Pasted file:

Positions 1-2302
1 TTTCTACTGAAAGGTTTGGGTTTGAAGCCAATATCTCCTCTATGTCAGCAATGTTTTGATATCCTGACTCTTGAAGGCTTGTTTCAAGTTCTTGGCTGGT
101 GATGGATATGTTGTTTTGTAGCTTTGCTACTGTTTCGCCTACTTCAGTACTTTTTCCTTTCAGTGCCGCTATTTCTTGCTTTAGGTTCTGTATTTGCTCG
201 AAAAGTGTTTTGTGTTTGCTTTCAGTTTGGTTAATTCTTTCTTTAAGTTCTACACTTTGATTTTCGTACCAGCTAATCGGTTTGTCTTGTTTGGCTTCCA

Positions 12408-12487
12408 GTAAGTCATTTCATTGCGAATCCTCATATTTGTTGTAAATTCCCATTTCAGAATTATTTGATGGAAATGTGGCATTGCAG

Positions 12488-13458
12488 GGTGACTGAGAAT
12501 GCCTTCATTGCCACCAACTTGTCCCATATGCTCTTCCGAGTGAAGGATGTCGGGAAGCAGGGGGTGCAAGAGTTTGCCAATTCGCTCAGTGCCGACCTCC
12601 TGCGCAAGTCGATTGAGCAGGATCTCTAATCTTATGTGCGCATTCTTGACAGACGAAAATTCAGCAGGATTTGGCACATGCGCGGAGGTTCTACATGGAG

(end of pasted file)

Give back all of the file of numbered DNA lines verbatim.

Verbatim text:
Positions 1-2302
1 TTTCTACTGAAAGGTTTGGGTTTGAAGCCAATATCTCCTCTATGTCAGCAATGTTTTGATATCCTGACTCTTGAAGGCTTGTTTCAAGTTCTTGGCTGGT
101 GATGGATATGTTGTTTTGTAGCTTTGCTACTGTTTCGCCTACTTCAGTACTTTTTCCTTTCAGTGCCGCTATTTCTTGCTTTAGGTTCTGTATTTGCTCG
201 AAAAGTGTTTTGTGTTTGCTTTCAGTTTGGTTAATTCTTTCTTTAAGTTCTACACTTTGATTTTCGTACCAGCTAATCGGTTTGTCTTGTTTGGCTTCCA

Positions 12408-12487
12408 GTAAGTCATTTCATTGCGAATCCTCATATTTGTTGTAAATTCCCATTTCAGAATTATTTGATGGAAATGTGGCATTGCAG

Positions 12488-13458
12488 GGTGACTGAGAAT
12501 GCCTTCATTGCCACCAACTTGTCCCATATGCTCTTCCGAGTGAAGGATGTCGGGAAGCAGGGGGTGCAAGAGTTTGCCAATTCGCTCAGTGCCGACCTCC
12601 TGCGCAAGTCGATTGAGCAGGATCTCTAATCTTATGTGCGCATTCTTGACAGACGAAAATTCAGCAGGATTTGGCACATGCGCGGAGGTTCTACATGGAG